TWO directors of land-banking firm Profitable Plots, who were jailed a total of 15 years for cheating investors, have had their appeals against their sentences dismissed by the High Court.
Britons Timothy Goldring, 60, and John Nordmann, 55, were both convicted in the State Courts a year ago on 18 charges of cheating after a 64-day joint trial that began in April 2013.
Goldring was jailed for seven years and Nordmann got an eight-year sentence after investors lost around $915,000.
Justice Tay Yong Kwang, in judgment grounds released yesterday, said their jail terms were neither "unduly harsh" nor "too lenient". Pointing to aggravating factors, he said that despite the evidence against them, they blamed "virtually everyone else except themselves" for Profitable Plots' downfall and failed to provide restitution to those they cheated.
This despite receiving just over US$1 million (S$1.3 million) in remuneration along with fellow director Geraldine Thomas, 46, from the Boron investment scheme they used. They had lured clients to invest in it by promising 12.5 per cent returns within six months. Instead, they lost $3.1 million after part of the returns was used to pay Profitable Plots' existing debts.
Some 68 other charges were stood down. Ms Thomas, a Singaporean, was acquitted during the trial.
Profitable Plots, set up in 2005, was known for its TV commercials that featured former English football stars Bryan Robson and Steve McMahon urging viewers to "buy UK land".
The authorities took notice when angry clients stormed its offices in Stanley Street near Shenton Way, demanding what they claimed were overdue payouts.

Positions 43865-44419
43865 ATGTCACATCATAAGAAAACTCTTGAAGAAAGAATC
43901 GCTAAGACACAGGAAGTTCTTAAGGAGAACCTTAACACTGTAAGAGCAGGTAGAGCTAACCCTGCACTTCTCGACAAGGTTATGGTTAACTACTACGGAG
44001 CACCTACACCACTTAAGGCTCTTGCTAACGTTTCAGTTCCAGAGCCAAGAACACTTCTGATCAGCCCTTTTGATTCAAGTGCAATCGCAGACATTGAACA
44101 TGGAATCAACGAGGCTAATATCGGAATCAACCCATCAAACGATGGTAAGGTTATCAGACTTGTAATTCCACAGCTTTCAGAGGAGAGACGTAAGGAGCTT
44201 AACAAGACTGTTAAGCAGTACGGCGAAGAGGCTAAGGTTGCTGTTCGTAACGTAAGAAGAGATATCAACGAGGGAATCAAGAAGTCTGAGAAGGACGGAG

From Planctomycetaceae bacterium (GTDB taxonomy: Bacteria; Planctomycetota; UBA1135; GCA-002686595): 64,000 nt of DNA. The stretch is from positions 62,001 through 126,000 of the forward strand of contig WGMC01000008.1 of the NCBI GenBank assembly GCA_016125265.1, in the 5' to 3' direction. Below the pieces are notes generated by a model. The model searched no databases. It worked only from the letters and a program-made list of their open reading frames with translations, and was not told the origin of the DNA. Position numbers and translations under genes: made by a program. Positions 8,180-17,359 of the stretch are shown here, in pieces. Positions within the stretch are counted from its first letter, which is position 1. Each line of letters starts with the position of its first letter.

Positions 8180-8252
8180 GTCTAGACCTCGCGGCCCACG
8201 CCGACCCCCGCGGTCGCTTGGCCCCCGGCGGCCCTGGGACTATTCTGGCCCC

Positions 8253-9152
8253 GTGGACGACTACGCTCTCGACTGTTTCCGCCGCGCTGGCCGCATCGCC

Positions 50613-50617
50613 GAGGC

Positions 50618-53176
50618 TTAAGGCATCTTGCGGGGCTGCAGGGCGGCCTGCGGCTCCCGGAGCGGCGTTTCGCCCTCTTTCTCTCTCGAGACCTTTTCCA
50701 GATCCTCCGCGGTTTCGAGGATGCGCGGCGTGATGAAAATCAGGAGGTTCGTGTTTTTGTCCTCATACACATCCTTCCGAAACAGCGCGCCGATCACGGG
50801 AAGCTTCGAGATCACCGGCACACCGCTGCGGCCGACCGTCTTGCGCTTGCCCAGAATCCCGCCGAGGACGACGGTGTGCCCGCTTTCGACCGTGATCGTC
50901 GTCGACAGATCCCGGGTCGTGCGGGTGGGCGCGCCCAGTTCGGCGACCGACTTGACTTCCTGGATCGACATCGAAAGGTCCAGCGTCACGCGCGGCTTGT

Both Goldring and Nordmann appealed to the High Court, representing themselves and arguing that the district judge was "wrong in several ways and for a whole gamut of reasons".
They provided 29 appeal grounds each and their written submissions ran into 377 pages, noted Justice Tay, who heard the appeals in February and April this year.
The judge was not convinced and affirmed both conviction and sentence. He found that both men "concealed material information from the staff and investors", having known from the outset that Boron product sales were insufficient to produce the returns they had promised and clients' investments were spent elsewhere.
Justice Tay noted that Nordmann and his wife Geraldine had shipped 18 tonnes of personal effects from their home in Malaysia to France while the probe was going on.
"Clearly they had ample means and opportunity to make restitution, at least in part, to the victims of the Boron scheme," he wrote, noting that only $66,000 remained in the firm's bank accounts seized by the Commercial Affairs Department (CAD) during its probe.
"Despite the evidence... they blamed virtually everyone except themselves for (Profitable Plots') downfall. They blamed CAD for intervening, third parties for speaking up in the public sphere and hastening (Profitable Plots') downfall, investors for trying to defraud them."
However, he rejected the prosecution's call to enhance the jail terms imposed.